Newspaper article The Florida Times Union

Underwood Thrives, Jags Survive Near-Disaster; the Jaguars WR Hauls in Key Pass and Breaks Up Possible Interception

Newspaper article The Florida Times Union

Underwood Thrives, Jags Survive Near-Disaster; the Jaguars WR Hauls in Key Pass and Breaks Up Possible Interception

Article excerpt

Byline: GARRY SMITS

A modest kickoff return, a safe run, a reception that was reviewed by the booth official and two near-disasters on one play all factored into the Jaguars' final possession Sunday that led to Josh Scobee's game-winning 59-yard field goal to beat the Colts 31-28 at Everbank Field.

Five of the plays involved backup wide receiver and return specialist Tiquan Underwood, who essentially made a special-teams play, an offensive play and a defensive play.

"You've got to perform when you're called upon," Underwood said.

Perform he did, beginning with a kickoff by Pat McAfee following the Colts' tying touchdown with 52 seconds left, that Underwood fielded 6 yards deep in the end zone.

McAfee had the advantage in being able to kick off 5 yards closer, because of an offside penalty by the Jaguars on the conversion attempt enforced on the kickoff.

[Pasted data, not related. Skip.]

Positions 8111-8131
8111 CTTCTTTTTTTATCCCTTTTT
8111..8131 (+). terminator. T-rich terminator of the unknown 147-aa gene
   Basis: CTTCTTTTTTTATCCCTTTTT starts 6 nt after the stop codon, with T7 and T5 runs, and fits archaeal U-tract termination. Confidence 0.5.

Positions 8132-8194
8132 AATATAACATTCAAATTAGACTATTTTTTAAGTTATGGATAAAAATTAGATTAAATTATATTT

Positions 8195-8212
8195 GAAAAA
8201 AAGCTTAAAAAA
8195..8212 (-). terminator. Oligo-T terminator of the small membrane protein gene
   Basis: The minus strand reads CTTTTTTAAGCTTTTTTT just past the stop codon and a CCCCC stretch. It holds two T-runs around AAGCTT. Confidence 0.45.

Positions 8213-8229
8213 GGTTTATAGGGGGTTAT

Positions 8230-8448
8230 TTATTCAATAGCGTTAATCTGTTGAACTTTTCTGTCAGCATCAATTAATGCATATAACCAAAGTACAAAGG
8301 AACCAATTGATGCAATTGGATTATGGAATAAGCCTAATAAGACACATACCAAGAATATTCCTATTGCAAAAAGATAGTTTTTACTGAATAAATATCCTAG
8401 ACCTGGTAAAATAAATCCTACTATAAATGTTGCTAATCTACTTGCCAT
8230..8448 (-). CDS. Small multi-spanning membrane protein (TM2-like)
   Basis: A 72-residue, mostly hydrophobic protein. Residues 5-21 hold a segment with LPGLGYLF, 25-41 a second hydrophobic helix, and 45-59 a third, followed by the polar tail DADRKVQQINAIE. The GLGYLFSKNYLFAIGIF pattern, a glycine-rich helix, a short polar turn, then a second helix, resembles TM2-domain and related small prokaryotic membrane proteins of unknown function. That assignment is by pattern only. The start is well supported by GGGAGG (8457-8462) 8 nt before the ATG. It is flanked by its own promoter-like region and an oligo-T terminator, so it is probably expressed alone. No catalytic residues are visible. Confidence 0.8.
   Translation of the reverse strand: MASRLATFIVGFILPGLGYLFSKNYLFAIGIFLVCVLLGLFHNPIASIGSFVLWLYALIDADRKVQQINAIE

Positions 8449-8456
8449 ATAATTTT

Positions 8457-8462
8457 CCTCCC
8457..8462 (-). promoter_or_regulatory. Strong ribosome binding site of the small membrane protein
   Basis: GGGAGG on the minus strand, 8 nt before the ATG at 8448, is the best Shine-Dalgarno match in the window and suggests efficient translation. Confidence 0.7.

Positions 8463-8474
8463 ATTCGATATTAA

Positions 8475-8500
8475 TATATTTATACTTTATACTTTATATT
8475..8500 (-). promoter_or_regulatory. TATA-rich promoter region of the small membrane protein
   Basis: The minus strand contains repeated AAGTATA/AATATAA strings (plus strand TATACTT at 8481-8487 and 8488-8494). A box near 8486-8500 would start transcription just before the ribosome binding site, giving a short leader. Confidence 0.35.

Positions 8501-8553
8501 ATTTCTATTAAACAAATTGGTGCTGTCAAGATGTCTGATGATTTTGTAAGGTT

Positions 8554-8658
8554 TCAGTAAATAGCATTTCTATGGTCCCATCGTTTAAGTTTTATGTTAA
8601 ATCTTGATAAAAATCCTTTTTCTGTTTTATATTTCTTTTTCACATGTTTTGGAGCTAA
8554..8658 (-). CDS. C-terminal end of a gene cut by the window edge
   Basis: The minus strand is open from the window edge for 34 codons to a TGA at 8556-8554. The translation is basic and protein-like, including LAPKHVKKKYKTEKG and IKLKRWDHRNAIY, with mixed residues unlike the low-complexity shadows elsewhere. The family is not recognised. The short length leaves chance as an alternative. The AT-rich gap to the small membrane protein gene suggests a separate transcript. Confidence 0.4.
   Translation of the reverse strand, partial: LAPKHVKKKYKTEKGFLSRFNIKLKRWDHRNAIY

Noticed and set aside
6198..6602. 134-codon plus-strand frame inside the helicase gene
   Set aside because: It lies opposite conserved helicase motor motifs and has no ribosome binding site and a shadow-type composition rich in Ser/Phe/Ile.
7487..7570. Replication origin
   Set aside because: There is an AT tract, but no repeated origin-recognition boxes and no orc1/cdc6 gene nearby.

Underwood did not make a tactical error in bringing the kick out, rather taking the safe touchback.

"I asked [special teams] coach Russ Purnell if he wanted me to take a knee in the end zone because of the 5-yard penalty," Underwood said. "He said to line up 5 yards deep in the end zone and if the kick didn't back me up, to bring it out."

Underwood already had a 39-yard kickoff return in the game, and Jaguars coach Jack Del Rio said Underwood's speed made returning the ball a good risk. Underwood was able to get to the 23, and a touchback would have given the Jaguars the ball on the 20.

As it turned out, Scobee needed those 3 yards.

On first down, the Jaguars ran a draw play to Maurice Jones-Drew, who picked up 8 yards. It seemed as if the Jaguars were playing to run out the clock and take their chances in overtime, but Del Rio said that was not the case and was hoping to catch the Colts' secondary flat-footed.

"If we get the cover-two that we're expecting to get there, which we did get, then that [draw] can pop for even more," Del Rio said. …

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